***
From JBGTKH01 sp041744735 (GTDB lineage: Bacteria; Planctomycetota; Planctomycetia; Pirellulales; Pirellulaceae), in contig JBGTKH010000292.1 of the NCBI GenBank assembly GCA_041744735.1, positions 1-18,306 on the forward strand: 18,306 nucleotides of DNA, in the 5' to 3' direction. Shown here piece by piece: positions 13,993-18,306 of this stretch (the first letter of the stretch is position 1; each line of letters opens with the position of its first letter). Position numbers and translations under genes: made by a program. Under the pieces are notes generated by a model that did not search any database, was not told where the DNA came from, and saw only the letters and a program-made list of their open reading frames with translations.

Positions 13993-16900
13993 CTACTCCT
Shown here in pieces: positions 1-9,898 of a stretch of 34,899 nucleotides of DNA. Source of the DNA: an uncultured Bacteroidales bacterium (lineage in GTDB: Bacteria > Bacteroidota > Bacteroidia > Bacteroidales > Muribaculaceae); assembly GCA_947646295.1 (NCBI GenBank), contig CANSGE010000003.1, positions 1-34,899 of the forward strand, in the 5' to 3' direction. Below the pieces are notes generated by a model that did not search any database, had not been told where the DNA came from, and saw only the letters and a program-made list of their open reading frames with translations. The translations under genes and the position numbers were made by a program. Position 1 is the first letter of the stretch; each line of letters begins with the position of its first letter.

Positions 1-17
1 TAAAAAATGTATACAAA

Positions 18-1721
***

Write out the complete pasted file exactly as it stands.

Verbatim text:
From JBGTKH01 sp041744735 (GTDB lineage: Bacteria; Planctomycetota; Planctomycetia; Pirellulales; Pirellulaceae), in contig JBGTKH010000292.1 of the NCBI GenBank assembly GCA_041744735.1, positions 1-18,306 on the forward strand: 18,306 nucleotides of DNA, in the 5' to 3' direction. Shown here piece by piece: positions 13,993-18,306 of this stretch (the first letter of the stretch is position 1; each line of letters opens with the position of its first letter). Position numbers and translations under genes: made by a program. Under the pieces are notes generated by a model that did not search any database, was not told where the DNA came from, and saw only the letters and a program-made list of their open reading frames with translations.

Positions 13993-16900
13993 CTACTCCT
Shown here in pieces: positions 1-9,898 of a stretch of 34,899 nucleotides of DNA. Source of the DNA: an uncultured Bacteroidales bacterium (lineage in GTDB: Bacteria > Bacteroidota > Bacteroidia > Bacteroidales > Muribaculaceae); assembly GCA_947646295.1 (NCBI GenBank), contig CANSGE010000003.1, positions 1-34,899 of the forward strand, in the 5' to 3' direction. Below the pieces are notes generated by a model that did not search any database, had not been told where the DNA came from, and saw only the letters and a program-made list of their open reading frames with translations. The translations under genes and the position numbers were made by a program. Position 1 is the first letter of the stretch; each line of letters begins with the position of its first letter.

Positions 1-17
1 TAAAAAATGTATACAAA

Positions 18-1721